MANIFIELD SOLICITORS June, 2018 N E W S L E T T E R
Sometime in July, 2017 both chambers of the National Assembly (8th Senate) of the Federal Republic of Nigeria) passed a Fourth Alteration Bill, No. 27 interalia otherwise known as the ‘Not–too-young-to-run Bill’, to amend certain provisions of the Constitution of the Federal Republic of Nigeria 1999 (as amended), inter alia 32 proposed Constitutional amendments.
On the 31st of May, 2018, President Muhammadu Buhari in fulfilment of the pledge where he stated thus, “In few days to come, I will be joined by many promising young Nigerians to sign into law the “Not Too Young to Run” Bill”, during his May 29 address to the nation to commemorate Democracy Day during which he pledged to give assent to the bill in a matter of days, signed into law, the ‘Not-too-young-run Bill’. The President’s assent to the Bill has heralded a new dawn in Democratic reforms in Nigeria.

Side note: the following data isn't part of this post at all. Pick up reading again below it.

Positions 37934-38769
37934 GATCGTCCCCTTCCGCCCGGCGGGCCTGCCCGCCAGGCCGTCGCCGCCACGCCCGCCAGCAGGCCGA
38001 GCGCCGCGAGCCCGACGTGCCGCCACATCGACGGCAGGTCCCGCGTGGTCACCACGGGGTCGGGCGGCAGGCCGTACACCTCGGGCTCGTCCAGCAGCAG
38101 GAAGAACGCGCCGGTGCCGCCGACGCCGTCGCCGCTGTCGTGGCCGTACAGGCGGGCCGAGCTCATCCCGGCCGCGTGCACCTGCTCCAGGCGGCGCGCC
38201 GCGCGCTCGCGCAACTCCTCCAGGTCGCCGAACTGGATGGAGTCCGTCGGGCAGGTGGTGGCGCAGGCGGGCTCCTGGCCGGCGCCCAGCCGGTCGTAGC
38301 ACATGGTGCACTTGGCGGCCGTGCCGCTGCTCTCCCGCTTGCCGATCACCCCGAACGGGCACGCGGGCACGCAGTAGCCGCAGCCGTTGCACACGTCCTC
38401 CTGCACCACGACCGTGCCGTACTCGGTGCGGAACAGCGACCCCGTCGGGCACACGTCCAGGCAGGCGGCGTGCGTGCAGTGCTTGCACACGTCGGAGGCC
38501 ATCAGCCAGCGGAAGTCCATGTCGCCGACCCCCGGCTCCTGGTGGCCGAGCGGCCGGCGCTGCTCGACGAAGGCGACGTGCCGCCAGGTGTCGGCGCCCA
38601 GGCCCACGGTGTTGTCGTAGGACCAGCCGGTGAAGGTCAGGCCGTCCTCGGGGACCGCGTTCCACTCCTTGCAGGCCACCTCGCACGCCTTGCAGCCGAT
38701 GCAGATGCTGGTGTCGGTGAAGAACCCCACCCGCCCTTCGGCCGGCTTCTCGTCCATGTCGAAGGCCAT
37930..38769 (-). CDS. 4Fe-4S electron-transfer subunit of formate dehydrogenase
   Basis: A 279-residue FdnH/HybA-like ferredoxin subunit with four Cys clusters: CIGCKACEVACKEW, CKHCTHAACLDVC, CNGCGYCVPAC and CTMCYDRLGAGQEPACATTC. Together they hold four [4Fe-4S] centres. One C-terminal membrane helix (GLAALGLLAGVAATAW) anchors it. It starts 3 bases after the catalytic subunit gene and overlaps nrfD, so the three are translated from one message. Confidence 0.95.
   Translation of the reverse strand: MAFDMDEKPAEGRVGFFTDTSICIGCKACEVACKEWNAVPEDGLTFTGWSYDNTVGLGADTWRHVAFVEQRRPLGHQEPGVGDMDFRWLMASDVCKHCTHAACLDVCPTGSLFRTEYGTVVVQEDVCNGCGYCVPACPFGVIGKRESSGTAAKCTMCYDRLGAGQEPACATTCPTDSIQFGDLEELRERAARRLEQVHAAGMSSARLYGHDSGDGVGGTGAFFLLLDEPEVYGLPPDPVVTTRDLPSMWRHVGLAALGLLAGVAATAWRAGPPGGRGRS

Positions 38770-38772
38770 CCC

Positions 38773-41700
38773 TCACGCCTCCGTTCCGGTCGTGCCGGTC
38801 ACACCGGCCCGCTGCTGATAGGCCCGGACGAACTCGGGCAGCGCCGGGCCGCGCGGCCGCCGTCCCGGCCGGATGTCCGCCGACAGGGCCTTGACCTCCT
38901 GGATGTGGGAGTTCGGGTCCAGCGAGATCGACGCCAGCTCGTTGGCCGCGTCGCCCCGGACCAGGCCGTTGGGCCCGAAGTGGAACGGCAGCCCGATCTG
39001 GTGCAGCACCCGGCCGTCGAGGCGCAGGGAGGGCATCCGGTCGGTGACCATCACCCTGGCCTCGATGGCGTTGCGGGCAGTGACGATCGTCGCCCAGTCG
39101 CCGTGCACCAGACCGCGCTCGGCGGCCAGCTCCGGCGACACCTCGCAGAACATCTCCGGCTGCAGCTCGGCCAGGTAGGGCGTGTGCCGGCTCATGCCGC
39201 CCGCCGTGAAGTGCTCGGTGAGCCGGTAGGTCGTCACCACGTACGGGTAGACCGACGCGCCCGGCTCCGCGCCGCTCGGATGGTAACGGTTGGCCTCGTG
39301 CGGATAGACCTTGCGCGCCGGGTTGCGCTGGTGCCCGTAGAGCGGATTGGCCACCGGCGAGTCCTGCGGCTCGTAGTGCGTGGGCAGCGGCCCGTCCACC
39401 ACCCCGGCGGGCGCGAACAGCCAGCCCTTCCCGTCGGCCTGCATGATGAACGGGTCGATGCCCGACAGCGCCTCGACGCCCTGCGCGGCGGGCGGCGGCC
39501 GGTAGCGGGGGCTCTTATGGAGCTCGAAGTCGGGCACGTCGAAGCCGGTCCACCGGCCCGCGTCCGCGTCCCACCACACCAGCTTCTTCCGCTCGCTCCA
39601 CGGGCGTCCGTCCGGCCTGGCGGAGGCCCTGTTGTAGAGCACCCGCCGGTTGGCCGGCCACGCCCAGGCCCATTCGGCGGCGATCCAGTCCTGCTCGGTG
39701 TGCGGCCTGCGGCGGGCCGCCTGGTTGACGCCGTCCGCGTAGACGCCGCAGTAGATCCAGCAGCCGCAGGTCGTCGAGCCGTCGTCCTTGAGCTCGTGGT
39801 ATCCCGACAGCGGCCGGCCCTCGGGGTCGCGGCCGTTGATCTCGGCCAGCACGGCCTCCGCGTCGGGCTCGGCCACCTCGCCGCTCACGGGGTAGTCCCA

His Excellency, President Muhammadu Buhari identifies the Not-too-young-to-run Bill as a landmark piece of legislation that was conceived, defended and effected by Nigerian youths (Nigerian Youths are not lazy after all). He added that the coordinators of the Not-too-young-to-run movement had now established a formidable legacy – which is that “in our maturing democracy, if you really want to change something in Nigeria, and if you can organise yourselves and work hard towards it, you can achieve it.
CHANGES AND INNOVATIONS UNDER THE NEW AMENDED LAW
A perfunctory look at the new Law and its predecessor reveals a significant change to the grundnorm in Nigeria which is expected to advance Democracy and creating a platform for vibrant young minds in the Nation to take up mantle of leadership.
As intended, the new Law amends certain provisions of the 1999 CFRN to reduce the age limits for eligibility for certain elective offices in Nigeria. Read More